4
$\begingroup$

For my science fair project, I did an experiment on how paracetamol and ibuprofen affected the growth of bacteria. By day 5, however, parts of the paracetamol blackened (image below). I am wondering if E. Coli can metabolize paracetamol and if so, what operon in the K-12 genome is responsible for this.

image of petri dish

EDIT: I realized it may be metabolizing other ingredients in the medicine I used. I am including a list of the ingredients in the medicine I used.

Acetaminophen 160 mg in each 5 mL (duh)

Other ingredients (33.015873 mL):

  • Anhydrous citric acid
  • FD&C red no. 40
  • glycerin
  • high fructose corn syrup
  • microcrystalline cellulose and carboxymethylcellulose sodium
  • purified water
  • sodium benzoate
  • sorbitol solution
  • sucralose
  • xanthan gum

I thought it might be the fructose, but is the byproduct really black? Still confused...

$\endgroup$
  • $\begingroup$ I thin, you are using blood agar plates, isn't it? In this case, it could also be the heme which can cause the black colour. $\endgroup$ – SeRe Nov 20 '17 at 10:34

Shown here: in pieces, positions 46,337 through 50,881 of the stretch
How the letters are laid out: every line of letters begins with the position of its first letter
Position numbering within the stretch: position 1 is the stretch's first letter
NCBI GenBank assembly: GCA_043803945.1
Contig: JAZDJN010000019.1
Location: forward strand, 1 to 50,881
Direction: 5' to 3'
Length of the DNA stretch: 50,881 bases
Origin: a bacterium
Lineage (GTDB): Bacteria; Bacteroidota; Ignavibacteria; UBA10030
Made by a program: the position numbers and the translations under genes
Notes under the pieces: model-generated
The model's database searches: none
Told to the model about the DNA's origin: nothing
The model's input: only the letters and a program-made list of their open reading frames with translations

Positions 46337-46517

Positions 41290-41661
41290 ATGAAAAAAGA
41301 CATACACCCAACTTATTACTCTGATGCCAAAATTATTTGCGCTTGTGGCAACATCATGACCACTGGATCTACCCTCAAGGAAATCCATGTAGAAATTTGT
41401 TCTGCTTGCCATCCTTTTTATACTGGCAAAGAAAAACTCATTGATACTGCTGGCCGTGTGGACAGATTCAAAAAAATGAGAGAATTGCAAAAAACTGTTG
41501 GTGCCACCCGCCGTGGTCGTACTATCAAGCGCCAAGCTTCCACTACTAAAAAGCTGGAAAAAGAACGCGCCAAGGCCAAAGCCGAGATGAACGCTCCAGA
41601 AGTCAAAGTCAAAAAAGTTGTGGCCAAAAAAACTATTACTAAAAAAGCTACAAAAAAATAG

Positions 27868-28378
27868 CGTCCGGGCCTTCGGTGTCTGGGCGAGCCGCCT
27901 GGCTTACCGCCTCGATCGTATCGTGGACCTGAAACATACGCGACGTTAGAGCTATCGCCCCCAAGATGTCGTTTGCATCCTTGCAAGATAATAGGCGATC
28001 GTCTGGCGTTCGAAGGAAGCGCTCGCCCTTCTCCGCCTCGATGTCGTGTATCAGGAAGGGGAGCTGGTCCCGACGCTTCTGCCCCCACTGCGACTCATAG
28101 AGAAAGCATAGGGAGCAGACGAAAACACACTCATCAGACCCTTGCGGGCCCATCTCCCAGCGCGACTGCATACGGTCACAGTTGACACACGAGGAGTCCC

• $\begingroup$ No, the medicine I used colored the agar red. I used regular agar. $\endgroup$ – JavaScriptCoder Nov 20 '17 at 15:00
  • $\begingroup$ Is it possible the dye changes colour as the pH decreases? $\endgroup$ – canadianer Nov 20 '17 at 20:02
1
$\begingroup$

Sorry that my answer is not a real answer, but this would be a good starting point for some more science.

Several of the questions you might ask and could answer (with some more experiments):

  • Does this happen in plates without E.coli?
  • You have a contamination on the right side, perhaps also on the black part. Could this be the culprit? Only half the plate is black, the rest is (still?) red.
  • You used a paracetamol tablet with red dye and a lot of sweeteners, does the same thing happen if you use one without the red dye? A dye would be a likely source, because it already contains an absorbing moiety. It only needs to be slightly modified to absorb different wavelengths.
  • What kind of agar are you using exactly? There are many kinds, often selecting for certain types of micro-organisms, with indicators for pH or other colored markers to detect and identify strains.

For your metabolic question you can take a look at https://ecocyc.org/ where you can find a database with all known metabolic pathways for E.coli K12. Unfortunately I couldn't find anything for paracetamol (or synonyms) but you could try to see if it produces a colored product for any of the additives.

$\endgroup$

Your Answer

By clicking “Post Your Answer”, you agree to our terms of service, privacy policy and cookie policy

Not the answer you're looking for? Browse other questions tagged or ask your own question.